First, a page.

ClinGen Dosage Sensitivity Curation Page

16p11.2 recurrent region (proximal, BP4-BP5) (includes TBX6)

  • Curation Status: Complete
  • id: ISCA-37400
  • Date last evaluated: 2017-02-09
  • Issue Type: ClinGen Region Curation
  • ClinGen Haploinsufficiency Score: 3
  • ClinGen Triplosensitivity Score: 3


Location Information

Select assembly: (NC_000016.9) ()
Evidence for haploinsufficiency phenotype
PubMed ID Description
20301775 GeneReviews article (https://www.ncbi.nlm.nih.gov/books/NBK11167/)
18184952 Weiss et al. (2008) reported de novo deletions of this region at 16p11.2 in 10 patients with autism, developmental delay, and/or intellectual disability from three different large patient samples. Two deletions were inherited from parents with ADHD or intellectual disability and the inheritance of one is unknown. The deletion was not found in patients who had microarray testing for other indications such as dysmorphic features or congenital abnormalities. Overall, this deletion was found in 1-1.5% of patients, depending on the sample, which is significantly more frequent than in the general population. The authors also note that the deletion was found in 0.1% of patients with a psychiatric or language disorder, compared to 0.01% in the general population.
21841781 Coe et al. (2014): In a large-scale case-control comparison study of the relative prevalence of copy number variants in children with ID/DD, MCA, and other developmental phenotypes compared to controls, 16p11.2 (TBX6) proximal region deletions were observed in 101/29,085 cases versus 6/19,584 controls (p=2.07E-16), demonstrating enrichment of this deletion in the clinical population. See also Cooper et al. (2011) PMID 25424174 and Rosenfeld et al. (2013) PMID 23258348.

Haploinsufficiency phenotype comments:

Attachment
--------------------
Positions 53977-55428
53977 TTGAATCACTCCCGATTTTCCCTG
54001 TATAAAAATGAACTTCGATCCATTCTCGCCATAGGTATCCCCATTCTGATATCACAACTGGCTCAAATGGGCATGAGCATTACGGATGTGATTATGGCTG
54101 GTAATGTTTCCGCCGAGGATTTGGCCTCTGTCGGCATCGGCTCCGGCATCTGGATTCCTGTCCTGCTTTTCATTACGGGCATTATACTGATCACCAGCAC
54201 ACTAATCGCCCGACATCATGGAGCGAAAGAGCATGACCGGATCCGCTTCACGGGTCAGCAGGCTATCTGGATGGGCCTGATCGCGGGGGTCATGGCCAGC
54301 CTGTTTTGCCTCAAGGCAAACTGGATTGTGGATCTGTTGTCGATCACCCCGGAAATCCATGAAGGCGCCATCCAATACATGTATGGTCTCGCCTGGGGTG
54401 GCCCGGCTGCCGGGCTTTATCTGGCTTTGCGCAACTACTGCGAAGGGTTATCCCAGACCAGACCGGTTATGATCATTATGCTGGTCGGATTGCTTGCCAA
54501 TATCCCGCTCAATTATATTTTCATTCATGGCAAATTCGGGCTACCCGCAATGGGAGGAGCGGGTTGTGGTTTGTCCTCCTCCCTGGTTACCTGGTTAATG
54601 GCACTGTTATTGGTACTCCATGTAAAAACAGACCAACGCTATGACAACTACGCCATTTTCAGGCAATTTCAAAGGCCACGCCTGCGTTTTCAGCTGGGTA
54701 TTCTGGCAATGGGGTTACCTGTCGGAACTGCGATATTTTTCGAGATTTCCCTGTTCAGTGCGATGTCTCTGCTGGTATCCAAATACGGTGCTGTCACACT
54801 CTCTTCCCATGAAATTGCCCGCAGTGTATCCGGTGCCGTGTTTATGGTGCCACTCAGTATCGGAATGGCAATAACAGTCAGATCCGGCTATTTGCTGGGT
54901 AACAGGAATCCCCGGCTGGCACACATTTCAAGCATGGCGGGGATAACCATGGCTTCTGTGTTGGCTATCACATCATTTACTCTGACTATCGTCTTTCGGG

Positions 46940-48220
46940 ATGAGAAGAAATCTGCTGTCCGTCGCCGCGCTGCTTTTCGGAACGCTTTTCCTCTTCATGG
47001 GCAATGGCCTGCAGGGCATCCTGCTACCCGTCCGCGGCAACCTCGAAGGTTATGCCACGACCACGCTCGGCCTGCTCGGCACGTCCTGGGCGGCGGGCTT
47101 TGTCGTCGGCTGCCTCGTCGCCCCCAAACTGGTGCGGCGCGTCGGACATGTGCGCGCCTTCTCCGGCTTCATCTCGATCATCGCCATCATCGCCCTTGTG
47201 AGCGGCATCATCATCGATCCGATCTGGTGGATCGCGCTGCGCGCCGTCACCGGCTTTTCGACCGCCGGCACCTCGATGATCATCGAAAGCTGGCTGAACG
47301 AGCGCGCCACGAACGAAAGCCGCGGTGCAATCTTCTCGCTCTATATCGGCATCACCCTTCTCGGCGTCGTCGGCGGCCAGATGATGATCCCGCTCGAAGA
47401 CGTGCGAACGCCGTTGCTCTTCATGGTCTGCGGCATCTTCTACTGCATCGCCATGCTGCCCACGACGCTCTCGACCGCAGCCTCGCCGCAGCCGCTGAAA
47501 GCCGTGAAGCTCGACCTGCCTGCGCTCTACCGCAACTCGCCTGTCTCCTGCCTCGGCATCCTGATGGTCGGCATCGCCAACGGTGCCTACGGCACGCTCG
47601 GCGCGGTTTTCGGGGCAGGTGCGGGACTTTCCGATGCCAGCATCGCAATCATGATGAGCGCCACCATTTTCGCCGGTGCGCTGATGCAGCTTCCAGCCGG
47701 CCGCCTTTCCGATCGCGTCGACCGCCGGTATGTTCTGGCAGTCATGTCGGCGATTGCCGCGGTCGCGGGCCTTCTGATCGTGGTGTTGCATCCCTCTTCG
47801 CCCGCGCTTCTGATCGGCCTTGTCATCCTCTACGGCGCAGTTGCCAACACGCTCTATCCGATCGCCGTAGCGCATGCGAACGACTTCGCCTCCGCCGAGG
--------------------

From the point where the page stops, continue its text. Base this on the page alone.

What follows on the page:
The 16p11.2 region contains a cluster of low copy repeats that mediate recurrent copy number changes through non-allelic homologous recombination. This review refers to deletions and duplications involving recurrent breakpoint (BP) regions BP4 and BP5, located in the proximal region of 16p11.2. Note that genes used as landmarks are not necessarily causative of the complete phenotype(s) associated with the region. Clinical features associated with 16p11.2 (TBX6) proximal region deletion may include: developmental delay; cognitive impairment; language delay; autism spectrum disorder; delayed language development (with more receptive than expressive language abilities); minor dysmorphic facial features that do not represent a consistent, recognizable pattern; neurologic issues including seizures or electroencephalogram abnormalities; obesity; psychiatric diseases; and cardiac malformations. Incomplete penetrance has been observed. For additional references regarding the phenotype of 16p11.2 haploinsufficiency: Hanson E, et al., 2016: PMID 25064419 Steinman KJ, et al., 2016: PMID 27410714 Zufferey F, et al., 2012: PMID 23054248 Bijlsma et al. (2009) PMID 19306953 reported deletions of this region at 16p11.2 in 14 of 4284 patients tested due to intellectual disability or congenital anomalies (0.3%). Six were de novo, six were inherited from parents with a mild or normal phenotype, and inheritance was unknown for two. Common clinical features included dysmorphic facial features, developmental delay of variable severity, and obesity. Only one patient had a formal autism diagnosis.